Being by the side of a sick dad, cooking chicken and asparagus, making a planner–the sweetest V-Day

Tweens and teens on what they’ve done for love

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DOMINIQUE Zurbano

Love is in the air. The sight of couples strolling in the mall, holding hands, bearing chocolates, flowers and what-nots is enough to make anyone blush.

Then there are the warm and fuzzy, albeit cheesy, Facebook and Twitter postings.

Here’s what some tweens and teens say when asked about the sweetest thing they’ve ever done for someone:

“My boyfriend and I have been together for a few months now, so there’s no denying that we continue to learn new things about each other. One of the things he loves most in this world is music, and I always make it a point to keep that love within him alive. I still surprise him every now and then with a CD to show my love and appreciation of his musical interests. The smile on his face never gets old.”—Viktoria Locson, 19, UP Los Baños

“Around two years ago, I arranged a very intricate birthday surprise for my crush. It involved distributing 18 roses to her different friends around campus, then having those friends prepare a short speech on what they loved most about the celebrator. My crush ended up being so touched by this, and a few weeks after, I soon found out that my feelings for her were requited. We have now been together for over a year.”—Park Palacios, 19, Ateneo de Manila University

MAXINE Yao

“The sweetest thing I’ve done was use up my allowance to get whatever toys my friends wanted from the crane machine.”—Katherine Gohu, 19, Ateneo de Manila University

“The sweetest thing I’ve ever done for someone is draw something really nice for that person. It’s something rare that I do, and I really tried to make it nice.”—Dominique Zurbano, 16, St. Theresa’s College

“I gave my crush a big, cute purple stuffed toy exactly on Valentine’s Day last year.”—Joseph Acero, 17, La Salle Green Hills

“I bought a blank notebook, and made it into a planner. At the start of every month was the calendar. Then I wrote down each day and date—example, March 2, Sunday.  I made sure the color for each month was different and that the spaces were even. I even put an exam score organizer, like for Q1, Q2, LT, QT, and the score. I put a planner bookmark and gave it to my friend as a Christmas gift.”—Anonymous, 19, UP Diliman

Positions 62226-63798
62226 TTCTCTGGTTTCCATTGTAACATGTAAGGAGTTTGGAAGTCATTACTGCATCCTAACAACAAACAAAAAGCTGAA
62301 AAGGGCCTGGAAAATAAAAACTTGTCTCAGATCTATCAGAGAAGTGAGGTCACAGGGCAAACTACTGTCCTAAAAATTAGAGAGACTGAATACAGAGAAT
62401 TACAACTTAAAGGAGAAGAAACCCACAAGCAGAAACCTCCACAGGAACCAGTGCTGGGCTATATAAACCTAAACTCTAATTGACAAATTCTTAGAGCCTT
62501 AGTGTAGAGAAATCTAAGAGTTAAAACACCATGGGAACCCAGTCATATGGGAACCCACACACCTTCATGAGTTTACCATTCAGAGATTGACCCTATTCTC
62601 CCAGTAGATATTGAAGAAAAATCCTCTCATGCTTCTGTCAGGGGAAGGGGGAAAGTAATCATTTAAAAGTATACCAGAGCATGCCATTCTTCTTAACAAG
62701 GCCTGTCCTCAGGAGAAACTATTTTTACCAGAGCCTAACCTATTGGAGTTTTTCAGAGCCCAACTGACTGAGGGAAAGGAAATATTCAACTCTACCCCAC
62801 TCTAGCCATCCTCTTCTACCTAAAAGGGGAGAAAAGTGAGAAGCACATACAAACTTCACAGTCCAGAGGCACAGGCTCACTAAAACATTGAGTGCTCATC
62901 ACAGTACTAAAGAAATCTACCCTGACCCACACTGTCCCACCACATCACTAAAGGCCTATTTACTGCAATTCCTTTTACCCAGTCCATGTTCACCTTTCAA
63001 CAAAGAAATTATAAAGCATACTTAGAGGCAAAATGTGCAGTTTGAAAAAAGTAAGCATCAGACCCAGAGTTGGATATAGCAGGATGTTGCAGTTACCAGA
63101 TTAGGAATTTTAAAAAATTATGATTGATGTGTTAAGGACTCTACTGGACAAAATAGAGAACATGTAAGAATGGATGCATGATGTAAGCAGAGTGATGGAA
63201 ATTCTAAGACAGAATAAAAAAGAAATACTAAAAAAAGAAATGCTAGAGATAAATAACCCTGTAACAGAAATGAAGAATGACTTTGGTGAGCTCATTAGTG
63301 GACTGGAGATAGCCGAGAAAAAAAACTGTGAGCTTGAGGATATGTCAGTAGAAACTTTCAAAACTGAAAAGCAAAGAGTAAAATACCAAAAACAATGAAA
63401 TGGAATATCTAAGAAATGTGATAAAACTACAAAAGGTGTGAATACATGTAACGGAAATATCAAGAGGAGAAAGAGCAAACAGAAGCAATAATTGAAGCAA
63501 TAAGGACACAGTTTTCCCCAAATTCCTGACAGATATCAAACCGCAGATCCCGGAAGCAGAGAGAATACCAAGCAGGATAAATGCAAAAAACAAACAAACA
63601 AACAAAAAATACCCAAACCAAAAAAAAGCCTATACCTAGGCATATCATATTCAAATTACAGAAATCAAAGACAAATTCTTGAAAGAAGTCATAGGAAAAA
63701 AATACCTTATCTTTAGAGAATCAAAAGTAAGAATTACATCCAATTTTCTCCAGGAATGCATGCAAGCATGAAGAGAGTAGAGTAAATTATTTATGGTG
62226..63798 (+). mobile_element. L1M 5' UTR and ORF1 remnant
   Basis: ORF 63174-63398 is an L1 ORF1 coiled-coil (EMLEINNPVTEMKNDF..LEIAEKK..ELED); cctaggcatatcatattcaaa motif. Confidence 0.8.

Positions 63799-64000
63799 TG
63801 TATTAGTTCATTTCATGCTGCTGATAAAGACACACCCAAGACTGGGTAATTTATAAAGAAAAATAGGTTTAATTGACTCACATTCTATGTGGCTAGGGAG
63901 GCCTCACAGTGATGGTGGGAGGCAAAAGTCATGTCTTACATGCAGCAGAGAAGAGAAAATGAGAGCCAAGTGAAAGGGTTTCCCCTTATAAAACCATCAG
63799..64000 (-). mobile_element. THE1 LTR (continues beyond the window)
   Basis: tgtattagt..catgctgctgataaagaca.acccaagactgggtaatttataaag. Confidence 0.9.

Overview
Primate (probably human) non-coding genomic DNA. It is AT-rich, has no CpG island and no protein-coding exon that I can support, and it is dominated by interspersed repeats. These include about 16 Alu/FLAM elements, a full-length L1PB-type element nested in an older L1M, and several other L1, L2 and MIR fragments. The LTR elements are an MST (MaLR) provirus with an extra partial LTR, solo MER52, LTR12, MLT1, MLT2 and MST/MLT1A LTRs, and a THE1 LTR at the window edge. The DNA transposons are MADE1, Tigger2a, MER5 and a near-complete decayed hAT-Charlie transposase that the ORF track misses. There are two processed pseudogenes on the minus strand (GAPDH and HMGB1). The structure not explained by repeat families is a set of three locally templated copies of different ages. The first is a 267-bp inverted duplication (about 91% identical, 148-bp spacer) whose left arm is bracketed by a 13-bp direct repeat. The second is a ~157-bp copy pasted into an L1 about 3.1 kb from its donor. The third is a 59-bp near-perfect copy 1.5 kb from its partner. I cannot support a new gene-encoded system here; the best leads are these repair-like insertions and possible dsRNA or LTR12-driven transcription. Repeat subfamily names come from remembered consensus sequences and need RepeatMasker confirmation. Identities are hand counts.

“When I was 7, my parents and I went on a tour in Szechuan. While riding the bus from Chengdu to the peak of the mountain, my parents got sick. My mom had piercing migraines and my dad had colds due to the high altitude. Back at the hotel, since my parents were too weak to accompany me to dinner, I decided to stay in our tiny room and nurse them to health, skipping a scrumptious meal and making do with a piece of bread. This, in my father’s memory, was the sweetest thing I’ve ever done for him and my mother.”—Maxine Yao, 16, British School Manila

PARK Palacios

“For me, I guess one of the sweetest things I’ve done for this someone was to let her go… in a situation where feelings aren’t reciprocated. Nevertheless, like all forms of sacrifice, the act of letting go is not easy, but it gives us a sense of fulfillment in a way that we are able to still ‘love’ that person, without confessing to her my feelings. After all, ‘love is a gift that you give, but something you don’t expect in return.’”—Vince Nieva, 16, La Salle Green Hills

“I arranged a surprise for my parents in an ice cream parlor on their anniversary.  Blindfold, flowers, posters and all.”—Patricia Ngo, 16, Immaculate Conception Academy

“I prepared a hearty meal of chicken and asparagus not only for her but for the whole family as well! It was extremely draining but it was all worth it.”—Ric-Ric Alindayu, 16, La Salle Green Hills

“Superman! Yes, that’s what my dad called himself a few years back. He was always the strong one, the one who can go on and on without much sleep. But then again, all our actions will someday take their toll on our bodies, and we can’t always feel young and invincible. Apparently, he had a hard time admitting that to himself.  He had a stroke and I know that I couldn’t do much other than go straight to him after school hours and try hard each day to see that old smile he once had. I just wanted to make him feel that he never deserves to feel lonely and that I want to pay him back for all the moments that he was there through my childhood. I guess sweetness doesn’t always have to come with great effort, actions and words.  In my case, I was just by his side.  I didn’t do or say much, but I know that he realized how much his little girl will always love him.”—Jennelyn Sabarez, 17, Immaculate Conception Academy

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